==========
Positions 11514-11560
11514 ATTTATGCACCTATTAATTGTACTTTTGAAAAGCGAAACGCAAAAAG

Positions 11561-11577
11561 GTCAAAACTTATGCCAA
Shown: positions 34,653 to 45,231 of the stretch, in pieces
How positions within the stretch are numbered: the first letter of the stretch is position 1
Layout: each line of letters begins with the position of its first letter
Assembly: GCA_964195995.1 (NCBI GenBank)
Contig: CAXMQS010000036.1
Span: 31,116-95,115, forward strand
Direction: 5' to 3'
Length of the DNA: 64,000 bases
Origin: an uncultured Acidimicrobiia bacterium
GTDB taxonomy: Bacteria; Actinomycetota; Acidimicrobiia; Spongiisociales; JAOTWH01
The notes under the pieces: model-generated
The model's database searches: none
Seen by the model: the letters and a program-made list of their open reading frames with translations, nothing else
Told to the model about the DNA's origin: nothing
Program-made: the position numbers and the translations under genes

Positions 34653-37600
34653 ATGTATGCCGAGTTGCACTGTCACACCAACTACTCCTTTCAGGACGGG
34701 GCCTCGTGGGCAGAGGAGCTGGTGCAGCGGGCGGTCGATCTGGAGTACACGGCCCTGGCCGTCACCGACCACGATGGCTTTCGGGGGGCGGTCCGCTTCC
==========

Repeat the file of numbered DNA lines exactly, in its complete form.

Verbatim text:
Positions 11514-11560
11514 ATTTATGCACCTATTAATTGTACTTTTGAAAAGCGAAACGCAAAAAG

Positions 11561-11577
11561 GTCAAAACTTATGCCAA
Shown: positions 34,653 to 45,231 of the stretch, in pieces
How positions within the stretch are numbered: the first letter of the stretch is position 1
Layout: each line of letters begins with the position of its first letter
Assembly: GCA_964195995.1 (NCBI GenBank)
Contig: CAXMQS010000036.1
Span: 31,116-95,115, forward strand
Direction: 5' to 3'
Length of the DNA: 64,000 bases
Origin: an uncultured Acidimicrobiia bacterium
GTDB taxonomy: Bacteria; Actinomycetota; Acidimicrobiia; Spongiisociales; JAOTWH01
The notes under the pieces: model-generated
The model's database searches: none
Seen by the model: the letters and a program-made list of their open reading frames with translations, nothing else
Told to the model about the DNA's origin: nothing
Program-made: the position numbers and the translations under genes

Positions 34653-37600
34653 ATGTATGCCGAGTTGCACTGTCACACCAACTACTCCTTTCAGGACGGG
34701 GCCTCGTGGGCAGAGGAGCTGGTGCAGCGGGCGGTCGATCTGGAGTACACGGCCCTGGCCGTCACCGACCACGATGGCTTTCGGGGGGCGGTCCGCTTCC